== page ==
“The most striking example of this was in a leafy part of Yorkshire, where a headteacher of a really good school was concerned that there was absenteeism from some of their young people. It wasn’t because of home schooling. The kids were simply not turning up at school, and what they found out through the police is that those youngsters were being used as drugs mules. In other words, they were being paid £40 to carry drugs from one side of the town to the other side of the town.”

Bavin was quick to point out the irony of this ‘proof’:

“All those children you just talked about there being drugs mules, the police told you they were all home schooled or weren’t in school?”

Barton tried to brush the objection aside by saying that the children involved “were certainly not in school.” This seems to have frustrated Bavin, who came back with:

“So there’s a big difference there, isn’t there, between being home educated and not going to school, being true. There’s a big difference.”

Before Barton could defend his point, Bavin interjected:

“So you haven’t got evidence to back up your statement then have you, that if you are home educated, you could fall into crime and gang culture, because any child at school, even with a good education, can fall prey to gang culture and crime.”

A transcript of this part of the interview is available or you can listen to it below.

Why does it matter?

Geoff Barton stepped down from the leadership of the ASCL at the start of April, having been in post since 2017. (He has been succeeded by Pepe Di’Iasio, previously head of Wales High School, Rotherham, who also served as ASCL’s President for 2021/22.) Whilst he was still in post, the HE Byte team reached out twice to Barton’s office to ask if he would like to provide us with a statement reflecting on what he had said to Bavin. We received no reply from anyone at ASCL, but should Mr Barton respond to this article, we will publish his statement as a post publication note.

What is remarkable about this exchange is not Barton’s unevidenced rhetoric – there are many articles on this site covering such fictitious claims which imply that home education puts children at risk. In one way we cannot blame Barton for being caught up in the atmosphere of the circles he has moved in for the past seven years. After all, he has been rubbing shoulders not only with politicians and the press, but also with high level public figures such as Children’s Commissioners and past Ofsted Chief Inspectors, who have all been committed to smearing HE parents with unfounded rumours of abuse, neglect, radicalisation and the like. It is hard to keep a clear head when the majority of other ‘important’ people are singing to the same tune and expect others to join the chorus.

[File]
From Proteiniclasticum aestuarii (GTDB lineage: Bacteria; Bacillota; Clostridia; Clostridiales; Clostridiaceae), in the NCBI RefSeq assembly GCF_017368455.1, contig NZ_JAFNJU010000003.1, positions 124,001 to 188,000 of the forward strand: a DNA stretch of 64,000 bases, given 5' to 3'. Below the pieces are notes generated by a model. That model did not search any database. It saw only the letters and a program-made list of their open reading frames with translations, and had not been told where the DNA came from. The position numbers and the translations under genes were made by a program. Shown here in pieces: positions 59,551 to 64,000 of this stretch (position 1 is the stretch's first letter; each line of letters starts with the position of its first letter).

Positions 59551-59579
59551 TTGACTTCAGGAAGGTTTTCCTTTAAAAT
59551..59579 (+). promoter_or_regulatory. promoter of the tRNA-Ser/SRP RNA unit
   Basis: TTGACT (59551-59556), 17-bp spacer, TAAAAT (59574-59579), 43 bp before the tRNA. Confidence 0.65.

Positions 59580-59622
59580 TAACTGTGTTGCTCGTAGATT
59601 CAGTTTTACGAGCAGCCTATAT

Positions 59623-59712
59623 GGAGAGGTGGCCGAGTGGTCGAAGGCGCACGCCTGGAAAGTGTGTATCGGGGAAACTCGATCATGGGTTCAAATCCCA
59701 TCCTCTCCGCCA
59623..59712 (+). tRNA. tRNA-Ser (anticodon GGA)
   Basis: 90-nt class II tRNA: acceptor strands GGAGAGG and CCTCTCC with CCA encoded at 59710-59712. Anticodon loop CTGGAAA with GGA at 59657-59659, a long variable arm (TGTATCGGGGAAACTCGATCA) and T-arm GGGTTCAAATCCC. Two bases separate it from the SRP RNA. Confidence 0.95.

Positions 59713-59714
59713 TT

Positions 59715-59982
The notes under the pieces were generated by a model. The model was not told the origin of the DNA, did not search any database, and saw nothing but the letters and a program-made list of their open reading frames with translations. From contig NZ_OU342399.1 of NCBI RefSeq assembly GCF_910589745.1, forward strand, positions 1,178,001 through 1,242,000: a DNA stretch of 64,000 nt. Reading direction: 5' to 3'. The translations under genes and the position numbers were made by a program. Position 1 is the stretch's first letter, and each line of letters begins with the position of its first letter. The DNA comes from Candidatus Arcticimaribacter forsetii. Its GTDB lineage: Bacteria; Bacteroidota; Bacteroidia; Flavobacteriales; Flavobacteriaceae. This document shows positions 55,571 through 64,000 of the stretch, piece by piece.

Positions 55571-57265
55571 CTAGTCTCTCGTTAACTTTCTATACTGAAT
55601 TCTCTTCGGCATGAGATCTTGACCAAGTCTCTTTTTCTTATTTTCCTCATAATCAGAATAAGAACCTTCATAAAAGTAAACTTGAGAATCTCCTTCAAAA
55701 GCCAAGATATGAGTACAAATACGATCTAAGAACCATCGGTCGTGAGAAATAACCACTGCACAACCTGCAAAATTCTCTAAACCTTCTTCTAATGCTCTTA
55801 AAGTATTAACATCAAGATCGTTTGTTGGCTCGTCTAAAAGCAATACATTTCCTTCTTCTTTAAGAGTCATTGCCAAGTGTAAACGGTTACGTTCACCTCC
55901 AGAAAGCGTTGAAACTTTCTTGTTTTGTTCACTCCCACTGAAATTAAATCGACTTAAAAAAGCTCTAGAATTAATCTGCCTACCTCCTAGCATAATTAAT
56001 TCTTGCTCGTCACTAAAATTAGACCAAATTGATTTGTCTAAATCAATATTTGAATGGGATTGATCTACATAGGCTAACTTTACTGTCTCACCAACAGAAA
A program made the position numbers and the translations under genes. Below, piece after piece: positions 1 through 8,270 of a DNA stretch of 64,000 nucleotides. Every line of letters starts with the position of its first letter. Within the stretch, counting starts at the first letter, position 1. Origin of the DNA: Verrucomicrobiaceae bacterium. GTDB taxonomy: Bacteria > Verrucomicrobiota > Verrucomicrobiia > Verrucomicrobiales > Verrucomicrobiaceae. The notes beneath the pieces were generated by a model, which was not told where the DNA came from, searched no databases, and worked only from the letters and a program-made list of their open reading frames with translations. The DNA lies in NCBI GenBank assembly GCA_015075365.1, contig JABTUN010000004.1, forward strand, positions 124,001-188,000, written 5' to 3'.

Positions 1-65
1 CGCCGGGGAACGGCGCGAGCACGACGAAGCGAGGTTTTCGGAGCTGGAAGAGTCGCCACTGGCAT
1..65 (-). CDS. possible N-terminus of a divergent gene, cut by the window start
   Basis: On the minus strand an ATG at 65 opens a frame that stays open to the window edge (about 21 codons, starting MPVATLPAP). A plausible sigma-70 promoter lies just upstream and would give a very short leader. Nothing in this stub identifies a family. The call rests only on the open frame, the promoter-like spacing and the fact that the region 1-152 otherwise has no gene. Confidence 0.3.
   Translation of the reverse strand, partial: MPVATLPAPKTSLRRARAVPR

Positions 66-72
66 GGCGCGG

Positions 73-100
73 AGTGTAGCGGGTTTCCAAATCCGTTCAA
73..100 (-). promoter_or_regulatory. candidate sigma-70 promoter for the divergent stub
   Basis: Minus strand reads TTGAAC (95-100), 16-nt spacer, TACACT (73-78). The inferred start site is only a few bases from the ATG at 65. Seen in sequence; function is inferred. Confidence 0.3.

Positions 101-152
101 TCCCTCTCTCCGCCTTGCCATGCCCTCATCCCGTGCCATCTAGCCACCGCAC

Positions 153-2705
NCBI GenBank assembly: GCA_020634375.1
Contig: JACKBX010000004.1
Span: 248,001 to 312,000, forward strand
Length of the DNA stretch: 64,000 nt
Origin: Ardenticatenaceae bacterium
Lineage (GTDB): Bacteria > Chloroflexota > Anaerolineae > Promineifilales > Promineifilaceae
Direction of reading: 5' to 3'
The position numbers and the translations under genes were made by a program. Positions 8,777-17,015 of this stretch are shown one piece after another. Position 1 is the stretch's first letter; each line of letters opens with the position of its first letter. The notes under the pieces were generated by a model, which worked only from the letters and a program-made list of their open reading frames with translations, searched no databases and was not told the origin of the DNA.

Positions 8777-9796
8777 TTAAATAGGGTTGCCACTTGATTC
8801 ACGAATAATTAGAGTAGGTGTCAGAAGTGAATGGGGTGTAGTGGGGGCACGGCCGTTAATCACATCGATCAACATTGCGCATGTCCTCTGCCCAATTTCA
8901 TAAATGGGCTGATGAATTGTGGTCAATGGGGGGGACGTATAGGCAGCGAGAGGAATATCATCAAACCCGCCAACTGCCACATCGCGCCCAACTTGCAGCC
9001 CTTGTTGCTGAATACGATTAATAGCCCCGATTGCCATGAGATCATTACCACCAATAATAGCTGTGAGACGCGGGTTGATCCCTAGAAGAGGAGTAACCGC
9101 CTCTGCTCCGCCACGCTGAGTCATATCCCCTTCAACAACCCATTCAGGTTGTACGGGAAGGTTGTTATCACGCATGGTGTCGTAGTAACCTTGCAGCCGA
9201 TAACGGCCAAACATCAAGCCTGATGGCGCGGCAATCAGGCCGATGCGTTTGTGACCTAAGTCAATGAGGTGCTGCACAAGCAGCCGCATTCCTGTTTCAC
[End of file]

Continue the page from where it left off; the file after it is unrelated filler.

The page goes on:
What is remarkable about the exchange under discussion is that a BBC employee decided to go against the prevailing narrative by calling out the lack of evidence for rumours which were once again being advanced on the airways. Wayne Bavin’s firmness and clarity in the course of this interview needs to be recognised and appreciated by every HE family. As noted above, there had already been a change of tone from other local BBC staff in previous weeks, but Bavin went even further than his colleagues.

It was not hard to spot the fallacy in Barton’s example. As Bavin could see, these were young people who were on a school roll but who had not been attending. It also appears that despite Barton’s claim that “this was a really good school,” and that the head was ‘concerned’ about their absence, no one in the school had done anything to locate them until the police informed the school of what was happening.

These children were known to the state, on a register, and their absence from school had been noticed. Despite all those factors being “in place,” these school pupils were not safeguarded! How then can it be claimed that LA EHE registers will protect young people? Barton’s evidence simply demonstrates the exact opposite – registers don’t protect!